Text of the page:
The Land Report

2018.1

The Magazine of the American Landowner is an essential guide for investors, landowners, and those interested in buying or selling land. The award-winning quarterly is known for its annual survey of America's largest landowners, The Land Report 100.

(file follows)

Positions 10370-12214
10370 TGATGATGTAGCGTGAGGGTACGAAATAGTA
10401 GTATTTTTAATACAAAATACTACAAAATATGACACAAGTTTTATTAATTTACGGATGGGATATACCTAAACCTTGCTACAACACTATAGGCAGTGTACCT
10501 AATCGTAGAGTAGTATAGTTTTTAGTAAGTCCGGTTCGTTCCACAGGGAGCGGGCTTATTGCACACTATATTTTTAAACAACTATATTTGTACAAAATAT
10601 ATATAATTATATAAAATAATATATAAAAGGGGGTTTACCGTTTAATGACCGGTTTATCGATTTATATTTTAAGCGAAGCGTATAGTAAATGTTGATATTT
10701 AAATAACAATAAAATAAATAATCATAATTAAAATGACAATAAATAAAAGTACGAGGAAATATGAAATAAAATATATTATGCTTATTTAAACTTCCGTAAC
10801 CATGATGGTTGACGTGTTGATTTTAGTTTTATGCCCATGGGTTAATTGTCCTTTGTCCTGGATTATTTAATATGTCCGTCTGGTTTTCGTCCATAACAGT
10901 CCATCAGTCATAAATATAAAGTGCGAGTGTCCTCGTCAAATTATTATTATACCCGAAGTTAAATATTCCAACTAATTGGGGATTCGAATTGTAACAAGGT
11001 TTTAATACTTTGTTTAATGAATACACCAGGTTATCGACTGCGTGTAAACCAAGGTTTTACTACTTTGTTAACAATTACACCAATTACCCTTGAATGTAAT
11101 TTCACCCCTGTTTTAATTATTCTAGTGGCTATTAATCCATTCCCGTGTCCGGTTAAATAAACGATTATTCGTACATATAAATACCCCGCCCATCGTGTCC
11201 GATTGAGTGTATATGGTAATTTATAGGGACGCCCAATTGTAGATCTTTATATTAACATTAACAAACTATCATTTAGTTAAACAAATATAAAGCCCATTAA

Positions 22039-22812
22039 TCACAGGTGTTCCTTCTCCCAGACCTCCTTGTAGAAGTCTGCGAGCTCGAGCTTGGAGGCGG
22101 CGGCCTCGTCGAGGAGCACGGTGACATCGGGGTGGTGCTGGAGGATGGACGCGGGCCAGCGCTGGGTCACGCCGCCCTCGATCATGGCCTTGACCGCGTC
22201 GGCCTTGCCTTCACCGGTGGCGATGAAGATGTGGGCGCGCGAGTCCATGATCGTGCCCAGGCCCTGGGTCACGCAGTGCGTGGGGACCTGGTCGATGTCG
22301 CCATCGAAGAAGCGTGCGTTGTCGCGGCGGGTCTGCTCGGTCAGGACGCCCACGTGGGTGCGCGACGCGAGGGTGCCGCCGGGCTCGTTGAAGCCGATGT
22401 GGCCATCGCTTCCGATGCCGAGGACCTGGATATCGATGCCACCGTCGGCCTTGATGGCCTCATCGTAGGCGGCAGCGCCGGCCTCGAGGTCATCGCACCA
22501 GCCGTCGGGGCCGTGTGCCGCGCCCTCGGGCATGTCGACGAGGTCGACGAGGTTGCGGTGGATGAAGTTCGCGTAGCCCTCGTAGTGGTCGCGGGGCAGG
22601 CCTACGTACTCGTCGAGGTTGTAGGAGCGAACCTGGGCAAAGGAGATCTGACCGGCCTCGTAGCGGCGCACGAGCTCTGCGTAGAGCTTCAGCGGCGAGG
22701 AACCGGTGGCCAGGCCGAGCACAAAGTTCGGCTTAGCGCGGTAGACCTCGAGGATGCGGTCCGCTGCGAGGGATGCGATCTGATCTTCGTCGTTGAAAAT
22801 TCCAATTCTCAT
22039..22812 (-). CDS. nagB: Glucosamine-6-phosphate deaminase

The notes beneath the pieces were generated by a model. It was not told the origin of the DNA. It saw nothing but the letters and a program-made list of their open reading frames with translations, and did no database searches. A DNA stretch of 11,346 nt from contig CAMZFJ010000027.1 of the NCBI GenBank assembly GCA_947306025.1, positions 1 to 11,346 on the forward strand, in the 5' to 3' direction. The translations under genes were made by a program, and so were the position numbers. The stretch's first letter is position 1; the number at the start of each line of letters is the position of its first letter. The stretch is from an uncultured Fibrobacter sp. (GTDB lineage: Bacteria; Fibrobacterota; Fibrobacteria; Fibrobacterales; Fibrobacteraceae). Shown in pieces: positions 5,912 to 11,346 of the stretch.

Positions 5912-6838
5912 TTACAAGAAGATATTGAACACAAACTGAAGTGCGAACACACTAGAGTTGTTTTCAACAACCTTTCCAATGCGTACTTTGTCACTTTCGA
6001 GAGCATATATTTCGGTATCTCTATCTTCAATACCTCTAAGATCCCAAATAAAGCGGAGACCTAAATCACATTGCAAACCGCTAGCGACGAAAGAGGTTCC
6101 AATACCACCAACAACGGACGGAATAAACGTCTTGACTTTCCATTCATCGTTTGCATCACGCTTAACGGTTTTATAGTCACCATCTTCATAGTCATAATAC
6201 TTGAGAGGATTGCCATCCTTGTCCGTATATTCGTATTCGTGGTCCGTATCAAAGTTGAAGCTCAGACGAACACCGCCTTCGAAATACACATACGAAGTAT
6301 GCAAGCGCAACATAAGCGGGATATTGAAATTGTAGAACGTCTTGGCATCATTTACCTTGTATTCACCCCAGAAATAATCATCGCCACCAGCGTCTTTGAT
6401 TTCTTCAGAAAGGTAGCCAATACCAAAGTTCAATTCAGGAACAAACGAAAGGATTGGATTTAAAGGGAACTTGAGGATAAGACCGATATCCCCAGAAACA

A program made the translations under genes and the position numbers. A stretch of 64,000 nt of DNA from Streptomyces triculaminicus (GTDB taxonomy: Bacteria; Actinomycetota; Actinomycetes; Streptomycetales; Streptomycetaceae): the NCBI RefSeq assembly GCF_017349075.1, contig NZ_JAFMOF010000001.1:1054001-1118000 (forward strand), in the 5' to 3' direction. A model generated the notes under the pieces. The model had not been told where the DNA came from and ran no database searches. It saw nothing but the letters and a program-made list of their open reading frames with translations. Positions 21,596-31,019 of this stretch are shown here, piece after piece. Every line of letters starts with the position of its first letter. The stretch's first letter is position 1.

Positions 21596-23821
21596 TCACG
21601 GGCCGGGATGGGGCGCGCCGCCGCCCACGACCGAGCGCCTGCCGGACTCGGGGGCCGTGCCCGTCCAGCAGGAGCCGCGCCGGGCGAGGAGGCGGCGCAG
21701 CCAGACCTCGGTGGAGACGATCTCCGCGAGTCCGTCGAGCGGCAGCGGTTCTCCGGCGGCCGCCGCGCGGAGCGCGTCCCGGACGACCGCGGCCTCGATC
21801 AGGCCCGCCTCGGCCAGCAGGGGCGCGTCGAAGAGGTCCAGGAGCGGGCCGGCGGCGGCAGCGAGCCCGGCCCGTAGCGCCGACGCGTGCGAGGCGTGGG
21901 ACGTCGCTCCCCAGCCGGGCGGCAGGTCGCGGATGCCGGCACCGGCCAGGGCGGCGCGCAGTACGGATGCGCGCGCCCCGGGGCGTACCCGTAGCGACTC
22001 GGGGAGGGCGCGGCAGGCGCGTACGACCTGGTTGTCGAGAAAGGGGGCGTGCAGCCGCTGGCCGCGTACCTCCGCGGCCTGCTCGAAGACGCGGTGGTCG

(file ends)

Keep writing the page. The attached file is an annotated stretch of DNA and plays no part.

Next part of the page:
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74 The LandReport | S P R I N G 2 0 1 8 LANDREPORT.COM disturbed, but the process is well underway. These models make it clear that the funda- mental fabric of nature is being altered, and these areas are going to disappear." Thus the urgency, he argued, of "grabbing places like this and putting them into conser- vation, while you still can." The vistas of Point Conception may not have the same iconic impact as the Grand Canyon or Yosemite, he said. "But ecologically it is just as impor- tant" — because of the diversity of flora and fauna, because of its nearly unspoiled aspect. "We have the splendor of the national parks because they were set aside 100 years ago in a park system. It gives me a kind of solace to think that more of these areas will be protected." Beyond solace, the Dangermonds hope that UCSB and The Nature Conservancy will together make Point Conception a unique digital-research center for the identification and protection of similarly important and endangered ecological hot spots around the world. They'll have help from Esri's software, which they believe will allow them to meas- ure and analyze trends, good and bad, more extensively than in any comparable site. "This really is a pivotal point to be envisag- ing how new technologies might be em- ployed to gather the data in support of research," Chancellor Yang wrote to me. "Many new Earth-observing satellites have been launched in recent years, with the abil- ity to scan the surface more frequently and in more detail. We have a wide range of sensors that can be installed on, below, and above the land surface; we have new computer models that can take these data inputs and process them to make accurate predictions of the impacts of conservation strategies." The second significant aspect of the pur- chase is the example the Dangermonds hope to set for their fellow rich people. This dona- tion is unusual not simply in its scale but also because the Dangermonds are publicizing it, something they usually take pains not to do. For a long time, Jack and Laura Dangermond have been the wealthiest family in their small community of Redlands, and its leading phil- anthropic donors. Since their Esri company is still privately held, the precise extent of the Dangermonds' wealth is also private. Jack told me that published estimates, in the low to mid billions, are "exaggerated." Whatever the details, they are people of means. But their previous gifts have been unpublicized and often anonymous. Their names don't appear at all, or only in fine print, at many of the local institutions they support. In contrast, this tract of land will be the Jack and Laura Dangermond Preserve, and the professor at UCSB will hold the Jack and Laura Dangermond Chair. Why? "We're very intentionally setting out a model that we hope other people with money will follow," Jack Dangermond said. "We'd like people to think, 'Let's do what the Dangermonds did.' We'd like them to copy us." Cattle has been king along the California coast for more than two centuries to the days of the Spanish. Santa Barbara County was first settled by the Spaniards in 1782 when the presidio was built. A mission followed in 1786. By the mid-1800s, ranchos were granted. The Jack and Laura Dangermond Preserve (opposite page) contains two of these early holdings, known as the Cojo and the Jalama. These tracts were later acquired by the Bixby Land Company, which developed a significant portion of Southern California.

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